Ulcerative colitis is a chronic condition that develops in your intestines over time and has symptoms that come and go. Many of its early symptoms resemble those of other conditions, which is why it's important to learn more about what distinguishes this disease from other issues you may experience with your digestive system. Learn more about what ulcerative colitis is, the common symptoms it presents and how you can manage them to live comfortably with this condition.
What Are the Symptoms of Ulcerative Colitis?
The Basics of Ulcerative Colitis
Understanding ulcerative colitis involves understanding some key parts of your digestive system — your intestines in particular. Your digestive system is a large network of organs that are joined together, and their main function is to process the food you eat, breaking it down and drawing nutrients from it before expelling digestive waste products from your body. When partially digested food leaves your stomach, it enters your small intestine. This hollow, tube-like organ continues breaking down the food and absorbing digested nutrients, which it transfers into your bloodstream.
After leaving your small intestine, the food enters your large intestine. This organ absorbs excess fluids from the waste products of the digestion process, which include remaining undigested food and old cells that have sloughed off in your digestive tract. In absorbing the excess water from this matter, your large intestine transforms digestive waste into stool that moves into your rectum.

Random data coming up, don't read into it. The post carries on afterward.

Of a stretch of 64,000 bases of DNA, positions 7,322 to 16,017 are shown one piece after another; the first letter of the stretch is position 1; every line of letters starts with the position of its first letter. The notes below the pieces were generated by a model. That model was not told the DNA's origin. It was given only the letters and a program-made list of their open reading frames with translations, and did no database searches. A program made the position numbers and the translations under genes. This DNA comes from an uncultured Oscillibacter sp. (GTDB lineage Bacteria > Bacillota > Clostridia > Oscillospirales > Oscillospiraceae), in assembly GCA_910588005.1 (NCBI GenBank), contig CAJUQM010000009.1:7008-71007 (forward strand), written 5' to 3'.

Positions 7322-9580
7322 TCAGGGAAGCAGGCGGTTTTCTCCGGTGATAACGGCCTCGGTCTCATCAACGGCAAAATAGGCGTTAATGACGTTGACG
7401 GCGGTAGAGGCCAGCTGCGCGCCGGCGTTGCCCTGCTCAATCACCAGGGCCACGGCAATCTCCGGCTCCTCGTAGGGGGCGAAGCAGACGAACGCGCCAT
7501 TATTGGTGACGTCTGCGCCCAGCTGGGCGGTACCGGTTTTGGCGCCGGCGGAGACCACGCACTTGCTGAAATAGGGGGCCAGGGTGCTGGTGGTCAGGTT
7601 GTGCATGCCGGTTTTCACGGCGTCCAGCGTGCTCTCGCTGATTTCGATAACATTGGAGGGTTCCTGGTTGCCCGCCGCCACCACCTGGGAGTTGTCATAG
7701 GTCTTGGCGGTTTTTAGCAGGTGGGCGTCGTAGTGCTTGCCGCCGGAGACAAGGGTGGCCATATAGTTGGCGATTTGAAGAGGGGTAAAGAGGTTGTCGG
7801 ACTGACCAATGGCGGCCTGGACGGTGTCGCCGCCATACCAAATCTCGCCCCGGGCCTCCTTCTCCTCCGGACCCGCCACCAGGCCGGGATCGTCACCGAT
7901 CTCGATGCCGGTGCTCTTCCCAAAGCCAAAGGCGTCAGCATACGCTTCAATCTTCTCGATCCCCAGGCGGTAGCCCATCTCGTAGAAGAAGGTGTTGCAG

What Distinguishes Ulcerative Colitis?
Both your large and small intestines have an inner lining made up of cells that regenerate every seven days or so. Having new cells in this lining helps your body perform the difficult process of digestion. However, the lining can become damaged, getting swollen and inflamed and making digestion difficult for your body. When this irritation occurs in your large intestine, it's known as ulcerative colitis.
You may have heard of a bowel disease called colitis, which involves inflammation in the lining of your lower intestine. What makes ulcerative colitis different from this condition is that ulcerative colitis also causes sores, called ulcers, to form in your intestinal lining — it isn't limited to inflammation. As the cells of your intestinal lining slough off as part of the regeneration process, open sores form in their place. These ulcers may bleed or create pus and mucus in your intestines.
Symptoms of Ulcerative Colitis
The symptoms of ulcerative colitis vary based on how severely the condition presents itself and the area of your digestive system where it's located. One of the most common symptoms of ulcerative colitis is pain in your abdomen that can feel like a stomachache or episode of food poisoning. Cramping in your abdomen is another type of pain you may experience with this condition. You may also feel pain in your rectum, or you may feel a constant urge to defecate but are unable to do so despite how urgent the need seems. When you are able to pass a bowel movement, you may notice blood or pus mixed in with your stool. You may start to have diarrhea much more often when you have ulcerative colitis.